Gradualism, punctuated equilibrium and the Origin of Species

  title={Gradualism, punctuated equilibrium and the Origin of Species},
  author={Frank Rhodes},
  • F. Rhodes
  • Published 22 September 1983
  • Education
  • Nature
Darwin's views on the ‘tempo and mode’ of evolution are examined through six successive editions of the Origin of Species and through unpublished manuscript material. Although Darwin was a gradualist, there was a significant overlap between his views and those of the proponents of the current theory of punctuated equilibrium. 

Darwinian gradualism and its limits: The development of Darwin's views on the rate and pattern of evolutionary change

The major tenets of the recent hypothesis of punctuated equilibrium are explicit in Darwin's writing and it seems probable that Falconer's work on the persistence of fossil species of elephant helped Darwin to see the wider significance of the tempo of evolution for his general theory.

Structuralism, functionalism, and the four Aristotelian causes

In recent years it has become increasingly appreciated that what is known as the "modern synthesis of evolutionary theory" has severely neglected the role played by ontogeny in the evolution (i.e.,

Punctuated equilibria and phyletic gradualism: Even partners can be good friends

The allegedly alternative theories of Phyletic Gradualism and Punctuated Equilibria are examined and it is concluded that they are to be considered complementary rather than mutually exclusive at all levels of infraspecific, specific, and supraspecific evolution.

Darwin's Theory of Descent with Modification, versus the Biblical Tree of Life

It is argued that Darwin appears to have been more interested in the extent to which mechanisms that can be studied in the present are both necessary, and sufficient, to explain events in the past, an approach that is interpreted as being learned from his geological background.

Punctuated equilibrium in fact and theory

Darwin's search for a theory of the earth: symmetry, simplicity and speculation

  • F. Rhodes
  • Geology
    The British Journal for the History of Science
  • 1991
1990 marked the 150th anniversary of the publication of Charles Darwin's first major scientific theory. The paper, first presented by Darwin to the Geological Society of London on 7 March 1838, was



Darwinism and the expansion of evolutionary theory.

An expanded hierarchical theory would not be Darwinism, has strictly defined, but it would capture, in abstract form, the fundamental feature of Darwin's vision--direction of evolution by selection at each level.

Is a New Evolutionary Synthesis Necessary?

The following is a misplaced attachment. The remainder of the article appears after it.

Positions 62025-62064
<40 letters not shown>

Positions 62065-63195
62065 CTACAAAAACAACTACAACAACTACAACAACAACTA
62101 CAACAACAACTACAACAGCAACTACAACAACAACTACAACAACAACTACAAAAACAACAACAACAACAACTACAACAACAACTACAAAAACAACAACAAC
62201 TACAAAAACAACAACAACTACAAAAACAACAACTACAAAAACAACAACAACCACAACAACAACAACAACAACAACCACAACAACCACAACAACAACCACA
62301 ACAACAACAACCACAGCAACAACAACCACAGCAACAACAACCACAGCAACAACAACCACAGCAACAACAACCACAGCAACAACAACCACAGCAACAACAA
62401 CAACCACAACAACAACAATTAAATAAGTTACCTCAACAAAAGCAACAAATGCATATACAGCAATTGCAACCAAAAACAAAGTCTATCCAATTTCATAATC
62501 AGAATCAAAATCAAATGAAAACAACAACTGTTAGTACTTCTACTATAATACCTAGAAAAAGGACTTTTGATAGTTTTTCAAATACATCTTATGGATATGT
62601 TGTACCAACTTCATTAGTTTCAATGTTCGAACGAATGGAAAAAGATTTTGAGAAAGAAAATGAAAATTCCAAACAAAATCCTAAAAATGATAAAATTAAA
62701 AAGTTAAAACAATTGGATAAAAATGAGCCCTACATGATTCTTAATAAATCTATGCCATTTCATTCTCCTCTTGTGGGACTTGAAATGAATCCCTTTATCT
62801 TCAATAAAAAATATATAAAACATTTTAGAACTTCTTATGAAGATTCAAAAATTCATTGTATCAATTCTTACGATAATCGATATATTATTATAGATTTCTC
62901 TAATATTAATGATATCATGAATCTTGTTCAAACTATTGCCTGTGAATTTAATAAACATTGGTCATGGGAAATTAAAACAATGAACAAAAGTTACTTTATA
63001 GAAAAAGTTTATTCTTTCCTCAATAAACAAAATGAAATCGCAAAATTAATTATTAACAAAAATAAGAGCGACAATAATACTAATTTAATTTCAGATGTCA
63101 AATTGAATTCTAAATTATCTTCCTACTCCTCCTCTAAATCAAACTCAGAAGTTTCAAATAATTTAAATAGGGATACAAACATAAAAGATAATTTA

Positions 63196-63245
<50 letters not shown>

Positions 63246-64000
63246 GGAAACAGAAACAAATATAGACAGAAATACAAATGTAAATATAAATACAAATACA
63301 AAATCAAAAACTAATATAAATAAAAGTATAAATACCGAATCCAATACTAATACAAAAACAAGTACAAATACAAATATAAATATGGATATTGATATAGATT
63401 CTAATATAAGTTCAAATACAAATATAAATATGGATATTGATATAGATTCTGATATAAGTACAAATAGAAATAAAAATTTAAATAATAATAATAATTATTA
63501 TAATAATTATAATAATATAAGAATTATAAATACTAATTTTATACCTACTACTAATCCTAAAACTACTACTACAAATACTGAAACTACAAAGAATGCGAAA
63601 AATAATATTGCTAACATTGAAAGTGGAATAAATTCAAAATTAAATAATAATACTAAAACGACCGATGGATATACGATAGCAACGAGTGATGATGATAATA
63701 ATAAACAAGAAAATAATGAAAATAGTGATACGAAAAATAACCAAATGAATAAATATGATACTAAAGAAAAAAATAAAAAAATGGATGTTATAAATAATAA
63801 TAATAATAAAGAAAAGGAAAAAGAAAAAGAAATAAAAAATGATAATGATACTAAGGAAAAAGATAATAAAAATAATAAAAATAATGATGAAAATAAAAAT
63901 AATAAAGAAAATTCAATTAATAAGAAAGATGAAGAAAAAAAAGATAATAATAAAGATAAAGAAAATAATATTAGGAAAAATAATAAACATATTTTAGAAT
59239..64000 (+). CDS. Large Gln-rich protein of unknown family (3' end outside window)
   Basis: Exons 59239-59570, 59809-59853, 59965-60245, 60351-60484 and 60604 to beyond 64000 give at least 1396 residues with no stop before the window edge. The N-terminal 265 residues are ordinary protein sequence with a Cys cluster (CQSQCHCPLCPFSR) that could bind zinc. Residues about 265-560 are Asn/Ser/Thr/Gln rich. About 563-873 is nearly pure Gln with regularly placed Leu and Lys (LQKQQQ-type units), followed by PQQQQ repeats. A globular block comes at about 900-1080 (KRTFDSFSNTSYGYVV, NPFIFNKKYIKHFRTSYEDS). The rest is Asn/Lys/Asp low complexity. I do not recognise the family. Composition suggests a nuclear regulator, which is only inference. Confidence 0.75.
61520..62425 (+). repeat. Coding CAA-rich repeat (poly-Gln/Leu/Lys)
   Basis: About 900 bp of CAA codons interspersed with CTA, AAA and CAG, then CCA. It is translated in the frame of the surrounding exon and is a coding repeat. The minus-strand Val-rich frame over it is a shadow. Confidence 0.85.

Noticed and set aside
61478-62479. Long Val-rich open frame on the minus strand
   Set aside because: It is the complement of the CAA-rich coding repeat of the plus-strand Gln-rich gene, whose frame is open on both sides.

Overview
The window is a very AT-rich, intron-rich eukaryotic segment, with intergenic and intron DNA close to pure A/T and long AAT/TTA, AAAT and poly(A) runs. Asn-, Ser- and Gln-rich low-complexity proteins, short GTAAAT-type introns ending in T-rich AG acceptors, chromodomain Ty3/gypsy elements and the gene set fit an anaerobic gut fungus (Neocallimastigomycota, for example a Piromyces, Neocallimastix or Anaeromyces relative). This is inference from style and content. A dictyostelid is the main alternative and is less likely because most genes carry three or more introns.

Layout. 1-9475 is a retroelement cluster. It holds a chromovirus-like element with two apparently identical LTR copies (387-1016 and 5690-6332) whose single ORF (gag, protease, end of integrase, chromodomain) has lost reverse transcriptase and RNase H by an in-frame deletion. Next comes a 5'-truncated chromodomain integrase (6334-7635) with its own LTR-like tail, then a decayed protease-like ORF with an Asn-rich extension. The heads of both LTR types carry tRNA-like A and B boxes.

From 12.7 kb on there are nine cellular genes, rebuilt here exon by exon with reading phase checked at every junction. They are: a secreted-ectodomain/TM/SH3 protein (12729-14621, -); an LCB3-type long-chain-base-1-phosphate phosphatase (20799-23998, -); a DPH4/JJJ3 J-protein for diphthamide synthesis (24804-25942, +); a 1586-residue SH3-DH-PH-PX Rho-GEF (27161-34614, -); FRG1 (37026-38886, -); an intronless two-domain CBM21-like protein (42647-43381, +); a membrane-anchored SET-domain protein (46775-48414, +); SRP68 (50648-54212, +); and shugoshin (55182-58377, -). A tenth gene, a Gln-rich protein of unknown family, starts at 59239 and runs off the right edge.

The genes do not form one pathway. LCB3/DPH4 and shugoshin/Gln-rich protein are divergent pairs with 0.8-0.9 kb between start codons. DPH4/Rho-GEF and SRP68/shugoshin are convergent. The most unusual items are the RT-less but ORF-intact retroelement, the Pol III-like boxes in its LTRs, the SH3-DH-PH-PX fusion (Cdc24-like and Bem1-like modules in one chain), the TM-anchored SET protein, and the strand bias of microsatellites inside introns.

The current (synthetic) theory of evolution has been criticized on the grounds that it implies that macroevolutionary processes (speciation and morphological diversification) are gradual, but microevolutionaries principles are compatible with both gradualism and punctualism; therefore, logically they entail neither.

The Modern Synthesis is Partly Wright

Gould (1980) claims that a “new and general theory of evolution” is emerging. He examines the modern synthesis and asserts that it is being rejected by present day evolutionary biologists. The

Punctuated equilibria: the tempo and mode of evolution reconsidered

It is argued that virtually none of the examples brought forward to refute the model of punctuated equilibria can stand as support for phyletic gradualism; many are so weak and ambiguous that they only reflect the persistent bias for gradualism still deeply embedded in paleontological thought.

On the origin of the species by means of natural selection

One of the few revolutionary works of science that is engrossingly readable, "The Origin of Species" not only launched the science of modern biology but also has influenced virtually all subsequent literary, philosophical, and religious thinking.


  • N. Eldredge
  • Geology
    Evolution; international journal of organic evolution
  • 1971
Since paleontologists have been successful in recognizing true "biospecies" on criteria which are as valid and complete as those used to differentiate the majority of recent species, a reappraisal of paleontological models of speciation is called for.

Palaeontological documentation of speciation in Cenozoic molluscs from Turkana Basin

These faunas provide the first fine-scaled palaeontological resolution of events during speciation: fundamental phenotypic transformation of both sexual and asexual taxa occurs rapidly, in comparatively large populations, and is accompanied by a significant elevation of phenotypesic variance.

But Not Wright Enough: Reply to Orzack

As The Blob, of Steve McQueen's greatest triumph, so amply demonstrated, the more you encompass the more formless you become. Orzack accuses me of construing the modern synthesis too narrowly in

Evolution and the diversity of life

This course will provide an introduction to the concepts and processes of biological evolution and consider the history of evolutionary thought, the scientific method, and creationism, intelligent design and evolution.

Address of the President Sir Andrew Huxley at the Anniversary Meeting, 30 November 1981

  • A. Huxley
  • Chemistry
    Proceedings of the Royal Society of London. Series B. Biological Sciences
  • 1982
The Copley Medal is awarded to Dr P. D. Mitchell, F. R. S., in recognition of his formulation and development of the chemiosmotic hypothesis that energy released through the oxidation of food or the